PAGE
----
PwC Finds Companies Aren't Reporting on Risks

Oct. 21, 2011
New research from PwC reveals some disturbing details which suggest that most companies aren't necessarily providing investors with a complete view of the strategic opportunities and threats to the business. Even though there's considerable uncertainty ...

New research from PwC reveals some disturbing details which suggest that most companies aren't necessarily providing investors with a complete view of the strategic opportunities and threats to the business.

Even though there's considerable uncertainty in global markets these days, PwC's new study showed that less than half (45 percent) of the 350 largest listed UK companies clearly explain the potential impact of the risks they have identified or how they intend to buffer their effects.

What's more:


Only 16 percent of the FTSE 350 clearly based their reporting on their strategy throughout their accounts,


Just 35 percent clearly align their key performance indicators with strategic priorities and


Two-thirds are failing to clearly define their business models in their annual reports.


Although these statistics may seem concerning, the study also uncovered a bright side: In many ways, reporting has improved from last year. For instance, back then, a mere 18 percent of the companies studied were clear about the impact of their risks.

In other positive developments:


97 percent are reporting principal risks.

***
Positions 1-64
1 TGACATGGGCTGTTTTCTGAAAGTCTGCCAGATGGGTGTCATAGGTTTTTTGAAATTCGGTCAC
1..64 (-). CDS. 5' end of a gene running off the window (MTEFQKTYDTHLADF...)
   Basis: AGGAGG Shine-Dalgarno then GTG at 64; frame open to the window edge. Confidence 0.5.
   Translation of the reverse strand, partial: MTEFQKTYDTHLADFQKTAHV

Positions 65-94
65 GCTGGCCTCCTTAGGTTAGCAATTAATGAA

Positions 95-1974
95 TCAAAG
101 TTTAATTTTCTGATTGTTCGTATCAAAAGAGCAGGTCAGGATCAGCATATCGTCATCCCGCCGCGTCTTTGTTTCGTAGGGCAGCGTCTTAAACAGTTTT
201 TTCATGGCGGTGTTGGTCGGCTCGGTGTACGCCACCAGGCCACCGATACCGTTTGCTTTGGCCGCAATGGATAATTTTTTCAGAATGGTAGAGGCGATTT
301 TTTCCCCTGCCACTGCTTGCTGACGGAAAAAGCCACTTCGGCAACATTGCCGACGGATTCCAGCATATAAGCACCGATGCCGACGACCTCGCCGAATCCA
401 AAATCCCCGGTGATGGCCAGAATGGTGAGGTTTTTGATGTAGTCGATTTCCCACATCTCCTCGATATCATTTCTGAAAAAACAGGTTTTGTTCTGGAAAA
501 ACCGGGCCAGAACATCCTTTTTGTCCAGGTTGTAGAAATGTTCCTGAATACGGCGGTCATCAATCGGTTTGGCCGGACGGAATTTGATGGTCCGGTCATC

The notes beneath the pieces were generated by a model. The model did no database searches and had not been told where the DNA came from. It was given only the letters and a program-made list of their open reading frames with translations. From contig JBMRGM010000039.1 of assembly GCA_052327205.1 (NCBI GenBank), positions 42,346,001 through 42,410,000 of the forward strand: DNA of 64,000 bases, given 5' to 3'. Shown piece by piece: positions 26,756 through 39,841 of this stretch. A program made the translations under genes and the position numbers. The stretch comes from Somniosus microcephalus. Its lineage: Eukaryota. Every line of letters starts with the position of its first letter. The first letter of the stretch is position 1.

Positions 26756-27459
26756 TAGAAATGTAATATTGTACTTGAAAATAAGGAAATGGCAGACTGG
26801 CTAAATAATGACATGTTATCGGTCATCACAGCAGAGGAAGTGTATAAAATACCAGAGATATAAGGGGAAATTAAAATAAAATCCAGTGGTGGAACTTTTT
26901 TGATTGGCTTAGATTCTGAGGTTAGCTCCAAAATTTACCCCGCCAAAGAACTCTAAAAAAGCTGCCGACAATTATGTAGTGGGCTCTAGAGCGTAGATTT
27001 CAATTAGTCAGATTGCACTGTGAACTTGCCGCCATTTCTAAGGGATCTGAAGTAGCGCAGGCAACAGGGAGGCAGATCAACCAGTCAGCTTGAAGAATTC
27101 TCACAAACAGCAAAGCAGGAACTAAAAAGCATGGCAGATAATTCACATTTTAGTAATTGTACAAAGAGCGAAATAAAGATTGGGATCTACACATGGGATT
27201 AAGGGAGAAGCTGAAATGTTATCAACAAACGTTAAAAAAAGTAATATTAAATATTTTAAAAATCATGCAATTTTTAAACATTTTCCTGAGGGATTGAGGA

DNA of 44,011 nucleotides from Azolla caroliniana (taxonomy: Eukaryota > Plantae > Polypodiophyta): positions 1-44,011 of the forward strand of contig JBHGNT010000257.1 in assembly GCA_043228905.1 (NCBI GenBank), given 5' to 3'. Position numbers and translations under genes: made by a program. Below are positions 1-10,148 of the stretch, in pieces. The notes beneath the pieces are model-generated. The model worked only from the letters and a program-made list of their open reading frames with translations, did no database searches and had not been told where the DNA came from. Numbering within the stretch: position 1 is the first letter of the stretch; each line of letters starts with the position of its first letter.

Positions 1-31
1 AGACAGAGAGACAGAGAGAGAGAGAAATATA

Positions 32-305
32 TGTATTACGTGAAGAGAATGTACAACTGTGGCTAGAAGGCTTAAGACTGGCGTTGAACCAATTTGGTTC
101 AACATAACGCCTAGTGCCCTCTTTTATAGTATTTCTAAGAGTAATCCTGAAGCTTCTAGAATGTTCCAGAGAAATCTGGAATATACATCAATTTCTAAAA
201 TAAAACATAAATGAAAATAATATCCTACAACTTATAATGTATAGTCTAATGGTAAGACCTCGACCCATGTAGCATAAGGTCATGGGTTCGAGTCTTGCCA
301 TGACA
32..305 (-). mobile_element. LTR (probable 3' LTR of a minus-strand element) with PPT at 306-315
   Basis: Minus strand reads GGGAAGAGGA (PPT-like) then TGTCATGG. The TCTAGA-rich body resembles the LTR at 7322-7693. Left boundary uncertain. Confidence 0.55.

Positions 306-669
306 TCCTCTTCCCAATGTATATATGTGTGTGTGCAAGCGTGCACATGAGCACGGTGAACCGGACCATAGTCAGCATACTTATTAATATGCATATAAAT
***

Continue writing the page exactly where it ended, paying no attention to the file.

84 percent discuss future market trends.


93 percent explicitly identify key performance indicators.


In addition, PwC found that some companies are pioneering highly inventive reporting. For example, Puma's environmental profit and loss account put a cost on its use of carbon and water across its entire operations (including the whole of its supply chain). As PwC points out, Puma's management sees this as essential information to inform its future strategy from product development to the shape of its business model. It is also the first phase of the company's plan to innovate across all its reporting and take stock of its social and economic impact in a similar way.

"Management teams today are constantly having to re-evaluate their business strategies at a time of significant economic uncertainty and changing market dynamics," Charles Bowman, partner on the UK assurance leadership team, PwC said. "Investors are also having to keep a very sharp eye on their investment strategies. Understanding the issues and having a clear strategy in place to respond to the changing dynamics whether they are caused by financial crises, more global competition or resource scarcity is essential to maintaining competitive edge."

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